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Obtain Orthophotos from Central Perspective Images

After modeling a UAV flying over the US City Block scene and capturing central perspective images, as described in the Survey Urban Environment Using UAV example, convert the central perspective images into orthographic photos. Real-world cameras, like the ones on UAVs, can capture only perspective images. However, applications of aerial photogrammetry, such as city mapping, require orthographic images.

Background

Aerial photogrammetry involves the creation of accurate maps of the terrain. Maps, having a uniform scale, provide orthographic views of surfaces of interest, which makes accurate terrain measurements possible. You obtain these maps by stitching images of uniform scale together in a process known as homography or image stitching. For more information on this process, see the Feature Based Panoramic Image Stitching (Computer Vision Toolbox) example. Images obtained by real-world cameras, however, provide perspective projections of the world. This makes image stitching difficult, because perspective images do not have a uniform scale. For more information on the difference between perspective projection and orthographic projection, see Understanding View Projections. To enable easier image stitching, you must convert perspective images into orthophotos, which have a uniform scale [1]. You can then stitch the orthophotos into an orthomosaic, which is your final map of the terrain of interest. For more information about orthophotos, see the Appendix section.

The primary purpose for converting aerial photographs acquired by UAVs into orthophotos is to obtain the ground plane.

In this example, you obtain orthophotos from central perspective images captured by a UAV. For this conversion, you use these parameters:

  • Digital Elevation Model (DEM) Also known as the depth map, the digital elevation model is a matrix obtained by a depth sensor on the UAV that provides the distance of the real-world point of each pixel from the perspective center. For point 1, this would be the distance between the perspective center and the yellow point 1 as shown in this diagram of the appendix, and similarly for yellow points 2 and 3.

  • Camera Parameters — The intrinsic and extrinsic parameters of the camera. For more information, see Camera Calibration Parameters (Computer Vision Toolbox). This includes the location of the lens with respect to the image plane and the elevation of the UAV as shown in this diagram.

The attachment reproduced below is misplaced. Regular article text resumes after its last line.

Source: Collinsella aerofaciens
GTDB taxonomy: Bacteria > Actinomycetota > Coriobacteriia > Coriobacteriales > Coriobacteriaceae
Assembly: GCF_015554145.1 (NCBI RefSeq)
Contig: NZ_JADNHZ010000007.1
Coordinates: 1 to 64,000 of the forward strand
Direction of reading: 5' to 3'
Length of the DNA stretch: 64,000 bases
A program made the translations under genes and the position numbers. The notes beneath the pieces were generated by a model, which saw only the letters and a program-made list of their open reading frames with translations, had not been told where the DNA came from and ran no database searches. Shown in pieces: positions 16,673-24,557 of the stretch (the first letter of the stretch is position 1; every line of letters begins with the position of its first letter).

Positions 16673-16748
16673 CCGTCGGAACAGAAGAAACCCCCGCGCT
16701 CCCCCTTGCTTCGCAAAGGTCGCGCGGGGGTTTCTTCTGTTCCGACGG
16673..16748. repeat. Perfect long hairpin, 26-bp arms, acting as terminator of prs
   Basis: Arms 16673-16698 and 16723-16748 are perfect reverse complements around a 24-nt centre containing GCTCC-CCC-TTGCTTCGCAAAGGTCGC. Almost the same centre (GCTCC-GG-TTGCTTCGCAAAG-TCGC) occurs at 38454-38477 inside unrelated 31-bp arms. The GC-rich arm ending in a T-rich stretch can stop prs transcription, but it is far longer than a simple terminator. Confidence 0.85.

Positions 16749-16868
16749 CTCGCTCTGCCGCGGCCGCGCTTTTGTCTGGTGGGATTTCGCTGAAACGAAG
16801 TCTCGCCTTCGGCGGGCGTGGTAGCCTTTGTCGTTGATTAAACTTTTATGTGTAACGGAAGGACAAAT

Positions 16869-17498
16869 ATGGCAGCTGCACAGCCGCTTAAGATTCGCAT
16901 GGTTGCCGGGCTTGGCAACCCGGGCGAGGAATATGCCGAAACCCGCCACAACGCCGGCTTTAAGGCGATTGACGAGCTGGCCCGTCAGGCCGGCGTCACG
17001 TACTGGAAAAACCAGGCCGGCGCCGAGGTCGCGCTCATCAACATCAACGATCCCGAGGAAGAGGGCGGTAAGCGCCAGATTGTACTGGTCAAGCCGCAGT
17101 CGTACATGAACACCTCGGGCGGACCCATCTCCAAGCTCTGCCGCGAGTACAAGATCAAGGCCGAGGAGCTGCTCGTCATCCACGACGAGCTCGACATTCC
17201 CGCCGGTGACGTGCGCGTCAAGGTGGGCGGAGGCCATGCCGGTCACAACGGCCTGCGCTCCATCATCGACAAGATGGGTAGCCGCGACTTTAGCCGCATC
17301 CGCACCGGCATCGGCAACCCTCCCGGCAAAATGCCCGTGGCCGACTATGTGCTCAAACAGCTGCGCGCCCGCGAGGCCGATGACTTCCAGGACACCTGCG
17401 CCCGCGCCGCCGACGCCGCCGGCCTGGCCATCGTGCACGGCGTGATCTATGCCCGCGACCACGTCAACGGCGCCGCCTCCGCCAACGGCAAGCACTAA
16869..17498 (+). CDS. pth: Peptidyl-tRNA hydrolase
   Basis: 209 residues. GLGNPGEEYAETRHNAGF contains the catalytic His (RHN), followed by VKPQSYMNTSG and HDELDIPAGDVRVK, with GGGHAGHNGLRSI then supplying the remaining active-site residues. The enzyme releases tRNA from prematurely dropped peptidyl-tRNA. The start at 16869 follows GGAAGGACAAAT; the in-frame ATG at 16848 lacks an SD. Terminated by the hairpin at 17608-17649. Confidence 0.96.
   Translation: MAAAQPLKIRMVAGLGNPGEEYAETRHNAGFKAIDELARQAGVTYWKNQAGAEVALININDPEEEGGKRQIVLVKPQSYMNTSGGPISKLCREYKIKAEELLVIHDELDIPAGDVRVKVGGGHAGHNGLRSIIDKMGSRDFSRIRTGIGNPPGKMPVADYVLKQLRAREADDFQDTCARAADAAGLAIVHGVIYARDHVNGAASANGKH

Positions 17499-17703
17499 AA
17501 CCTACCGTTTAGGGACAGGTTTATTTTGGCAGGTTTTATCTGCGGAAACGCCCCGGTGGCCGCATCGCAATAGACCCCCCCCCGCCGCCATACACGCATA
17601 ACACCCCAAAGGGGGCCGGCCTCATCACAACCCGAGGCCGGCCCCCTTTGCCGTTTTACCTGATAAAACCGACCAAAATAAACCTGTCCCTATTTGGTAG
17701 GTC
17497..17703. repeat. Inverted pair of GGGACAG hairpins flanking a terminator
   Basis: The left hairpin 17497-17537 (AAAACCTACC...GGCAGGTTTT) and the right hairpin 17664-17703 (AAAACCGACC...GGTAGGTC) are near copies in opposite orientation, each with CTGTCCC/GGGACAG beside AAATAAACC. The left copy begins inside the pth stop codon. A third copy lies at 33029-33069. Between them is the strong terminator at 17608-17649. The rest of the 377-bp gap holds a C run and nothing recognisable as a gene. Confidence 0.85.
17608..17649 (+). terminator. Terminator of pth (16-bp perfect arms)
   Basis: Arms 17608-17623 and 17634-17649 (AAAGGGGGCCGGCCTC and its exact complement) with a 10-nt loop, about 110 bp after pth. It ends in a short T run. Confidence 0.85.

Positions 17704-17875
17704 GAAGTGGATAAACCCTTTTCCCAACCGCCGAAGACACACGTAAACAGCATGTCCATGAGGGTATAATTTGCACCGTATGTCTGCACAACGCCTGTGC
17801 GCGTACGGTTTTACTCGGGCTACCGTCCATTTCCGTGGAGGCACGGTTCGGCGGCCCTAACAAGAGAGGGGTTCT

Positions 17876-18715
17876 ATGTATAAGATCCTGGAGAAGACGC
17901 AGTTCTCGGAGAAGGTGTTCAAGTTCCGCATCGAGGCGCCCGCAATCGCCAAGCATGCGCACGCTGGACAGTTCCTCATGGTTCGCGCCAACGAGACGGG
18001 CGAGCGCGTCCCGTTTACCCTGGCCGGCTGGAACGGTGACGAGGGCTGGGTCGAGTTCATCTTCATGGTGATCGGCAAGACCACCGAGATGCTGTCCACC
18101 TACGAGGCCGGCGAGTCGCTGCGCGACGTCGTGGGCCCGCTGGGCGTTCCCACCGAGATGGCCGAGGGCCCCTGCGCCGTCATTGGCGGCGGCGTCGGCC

• Meter to Pixel Ratio — The ratio between real-world units, meters, and the pixels of your monitor. Use this ratio to convert meters into pixel units.

Setup

If you have not run the Survey Urban Environment Using UAV example, you can download that data for this example by setting ranPrevEx to false. Otherwise, set ranPrevEx to true.

ranPrevEx = "false";

If ranPrevEx is false, download the required data.

if strcmp(ranPrevEx,"false")
    preAcquiredDataURL = "https://ssd.mathworks.com/supportfiles/uav/data/flightData.zip";
    preAcquiredDataFolder = fullfile(tempdir,"preAcquiredData");
    preAcquiredDataZip = fullfile(preAcquiredDataFolder,"flightData.zip"); 
    waitMessage = "Downloading previously acquired flight data (120 MB)...";
    exampleHelperDownloadData(preAcquiredDataURL,preAcquiredDataFolder,preAcquiredDataZip,waitMessage);
end
Downloading previously acquired flight data (120 MB)...

Load Data Acquired by UAV Flight

Load the flightData MAT file, which contains this data, into the workspace:

  • image — Image frames acquired by the UAV camera for each time step, returned as an H-by-W-by-3-by-F array.

  • depth — Depth map for each image frame acquired by the UAV camera, returned as an H-by-W-by-F array.

  • focalLength — The focal length of the UAV camera, in meters. Note that the UAV camera in this example is facing vertically downward.

  • meterToPixel — The number of pixels on your screen that constitute 1 meter in the real world. This is also the ratio between your screen and the Simulink space. The value in the downloaded data has been calculated for a screen on which 752 pixels corresponds to 15.6 cm in the real world. If this value does not match your monitor, adjust it accordingly.

  • reductionFactor — This value represents the reduction factor for each axis. If the saved orthophoto [H W] size pixels, then the actual size of the orthophoto is [H W]⋅reductionFactor in pixels, and the real-world size of the orthophoto, in meters, is [H W]⋅reductionFactormeterToPixel. This ensures that 1 meter in this final map is equivalent to 1 meter in real life. Because processing matrices with millions of rows and columns is computationally expensive, you use the reduction factor to scale down such matrices.

H and W are the height and width in pixels of the acquired image, respectively. F is the total number of time steps logged and is directly proportional to the flight time.

If indicated that you ran the Survey Urban Environment Using UAV example, a dialog box opens and prompts you to select the path to the flightData.mat file generated by that example.